The Judge enjoined only the enforcement of the bolded portions of other ordinances:
Except for unusual and unforeseen emergencies,parks shall be open to the public every day of the year during designated hours. The opening and closing hours shall be posted for public information. Normal park hours are 6:00 a.m. to 10:30 p.m. unless posted otherwise by the recreation manager. Such hours shall be deemed extended by the recreation manager as necessary to accommodate athletic sports events, or cultural or civic activities.
[Prohibited]: Loitering and boisterousness. Sleep or protractedly lounge on the seats, benches, or other areas, or engage in loud, boisterous, threatening, abusive, insulting or indecent language, or engage in any disorderly conduct or behavior tending to a breach of the public peace.
On the other hand, a federal judge ruled from the bench after a five hour hearing that Occupy St. Louis was not entitled to a preliminary injunction against the enforcement of its ordinances regarding a 10:00pm closing of a city park.
November 15, 2011
Occupy Wall Street: Judge denies TRO for Zuccotti Park
As we previously posted, the early morning police eviction of protesters from NYC's Zuccotti park by police officers was quickly followed by a Temporary Restraining Order prohibiting the city from evicting protesters from the park and enforcing rules prohibiting tents and other property.
The hearing on that order, before Judge Michael Stallman, resulted in a new order denying the motion for a more longstanding temporary restraining order.
In Matter of Waller v City of New York, the judge assumed that the First Amendment applied. However, he held that the "movants have not demonstrated that the rules adopted by the owners of the property, concededly after the demonstrations began, are not reasonable time, place, and manner restrictions permitted under the First Amendment." Judge Stallman wrote:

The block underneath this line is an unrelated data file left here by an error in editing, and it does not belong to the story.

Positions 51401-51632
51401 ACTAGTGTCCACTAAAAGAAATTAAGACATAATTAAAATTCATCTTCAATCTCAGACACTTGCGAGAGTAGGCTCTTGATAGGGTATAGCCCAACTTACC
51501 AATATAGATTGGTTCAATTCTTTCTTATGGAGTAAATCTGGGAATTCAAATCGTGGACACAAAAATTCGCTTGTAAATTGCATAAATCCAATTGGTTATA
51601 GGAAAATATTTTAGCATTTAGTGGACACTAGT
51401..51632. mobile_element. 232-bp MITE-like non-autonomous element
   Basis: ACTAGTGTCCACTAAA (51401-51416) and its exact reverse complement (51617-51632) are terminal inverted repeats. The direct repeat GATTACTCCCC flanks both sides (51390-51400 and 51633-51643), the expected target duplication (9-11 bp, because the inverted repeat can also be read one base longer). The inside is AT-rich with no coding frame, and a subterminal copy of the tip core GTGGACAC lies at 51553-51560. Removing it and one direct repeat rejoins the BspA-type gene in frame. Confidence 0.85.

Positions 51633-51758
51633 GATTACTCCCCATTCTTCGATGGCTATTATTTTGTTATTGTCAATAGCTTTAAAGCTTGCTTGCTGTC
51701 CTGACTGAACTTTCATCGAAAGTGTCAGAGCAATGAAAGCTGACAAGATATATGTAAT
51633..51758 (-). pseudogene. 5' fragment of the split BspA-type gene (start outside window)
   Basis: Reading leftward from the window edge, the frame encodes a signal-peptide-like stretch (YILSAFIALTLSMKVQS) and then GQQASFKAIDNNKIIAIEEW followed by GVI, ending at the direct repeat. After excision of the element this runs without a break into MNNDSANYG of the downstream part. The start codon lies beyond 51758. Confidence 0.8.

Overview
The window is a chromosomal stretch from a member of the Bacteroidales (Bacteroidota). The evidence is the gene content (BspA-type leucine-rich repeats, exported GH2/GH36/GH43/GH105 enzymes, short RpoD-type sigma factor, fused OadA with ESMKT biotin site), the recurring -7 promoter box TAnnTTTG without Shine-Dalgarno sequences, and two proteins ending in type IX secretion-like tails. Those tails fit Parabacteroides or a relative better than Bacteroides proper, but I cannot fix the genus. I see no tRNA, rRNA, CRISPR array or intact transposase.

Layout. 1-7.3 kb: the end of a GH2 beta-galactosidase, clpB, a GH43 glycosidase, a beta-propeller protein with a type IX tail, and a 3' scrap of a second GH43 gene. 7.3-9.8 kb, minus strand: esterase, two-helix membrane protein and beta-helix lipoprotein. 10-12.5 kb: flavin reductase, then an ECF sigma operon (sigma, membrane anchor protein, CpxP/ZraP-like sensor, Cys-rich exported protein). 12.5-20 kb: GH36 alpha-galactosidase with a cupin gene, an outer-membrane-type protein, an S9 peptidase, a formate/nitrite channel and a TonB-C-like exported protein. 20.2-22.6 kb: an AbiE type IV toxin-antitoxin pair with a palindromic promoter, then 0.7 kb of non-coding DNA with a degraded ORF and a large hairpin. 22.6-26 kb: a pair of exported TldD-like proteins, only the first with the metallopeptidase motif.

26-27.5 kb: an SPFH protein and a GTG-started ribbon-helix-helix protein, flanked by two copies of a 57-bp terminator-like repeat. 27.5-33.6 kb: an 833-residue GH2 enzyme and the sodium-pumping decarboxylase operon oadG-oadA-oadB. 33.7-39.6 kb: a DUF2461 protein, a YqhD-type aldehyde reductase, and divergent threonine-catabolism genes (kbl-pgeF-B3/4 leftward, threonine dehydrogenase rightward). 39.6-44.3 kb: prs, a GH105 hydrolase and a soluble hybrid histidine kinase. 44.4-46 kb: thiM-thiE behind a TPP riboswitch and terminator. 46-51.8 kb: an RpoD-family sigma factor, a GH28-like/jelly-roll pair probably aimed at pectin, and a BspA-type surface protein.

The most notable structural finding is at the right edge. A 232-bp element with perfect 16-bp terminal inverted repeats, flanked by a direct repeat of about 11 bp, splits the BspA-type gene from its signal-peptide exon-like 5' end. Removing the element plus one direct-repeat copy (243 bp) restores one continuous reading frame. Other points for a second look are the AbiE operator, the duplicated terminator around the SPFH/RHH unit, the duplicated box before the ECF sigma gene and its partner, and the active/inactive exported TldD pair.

The movants have not demonstrated that they have a First Amendment right to remain in Zuccotti Park, along with their tents, structures, generators, and other installations to the exclusion of the owner's reasonable rights and duties to maintain Zuccotti Park, or to the rights to public access of others who might wish to use the space safely. Neither have the applicants shown a right to a temporary restraining order that would restrict the City's enforcement of law so as to promote public health and safety.
Occupy Wall Street: Eviction and Temporary Restraining Order
Early this morning, police officers "evicted" the protesters from the original "Occupy Wall Street" site at Zuccotti Park in New York City. (A good round-up of the early news reports is here).
The Mayor of New York, Michael Bloomberg, issued a statement including his interpretation of the First Amendment issues:
No right is absolute and with every right comes responsibilities. The First Amendment gives every New Yorker the right to speak out – but it does not give anyone the right to sleep in a park or otherwise take it over to the exclusion of others – nor does it permit anyone in our society to live outside the law. There is no ambiguity in the law here – the First Amendment protects speech – it does not protect the use of tents and sleeping bags to take over a public space.
There will be a hearing in New York state court at 11.30 a.m.
November 14, 2011
Supreme Court to Hear Health Care Challenge
The Supreme Court today granted review in three appeals of lower court rulings on the constitutionality of the Affordable Care Act. The Court allocated five-and-a-half hours for oral argument, as follows:
- 90 minutes on the severability of the individual mandate, the sole question presented in 11-393, National Federal of Independent Business, et al. v. Sebelius, and the third question presented in 11-400, Florida, et al. v. Department of Health and Human Services (the states' appeal of the Eleventh Circuit case).
- 2 hours on congressional authority to enact the individual coverage provision, the first question in 11-398, Department of Health and Human Services v. Florida, et al. (the government's appeal of the Eleventh Circuit case).
- 1 hour on whether challenges to the ACA are barred by the Anti-Injunction Act, in 11-398. The Court directed the parties to brief and argue this question. (The government urged the Court to take up this issue in its cert. petition, in order to resolve the split between the Sixth and Fourth Circuits. Because the government says that the AIA does not apply--the same position taken by the challenging states--it also suggested that the Court appoint counsel to argue that issue.
- 1 hour on whether Medicaid expansion spills from encouragement to coercion under South Dakota v. Dole and thus violates "basic principles of federalism," the first question in 11-400, Florida, et al. v. Department of Health and Human Services.
The Court put all the briefs on a single page, here.
Congressional authority, the second bullet above, has received the most attention in public debates and most lower court cases. But the other issues--save for the AIA issue--are nearly as important.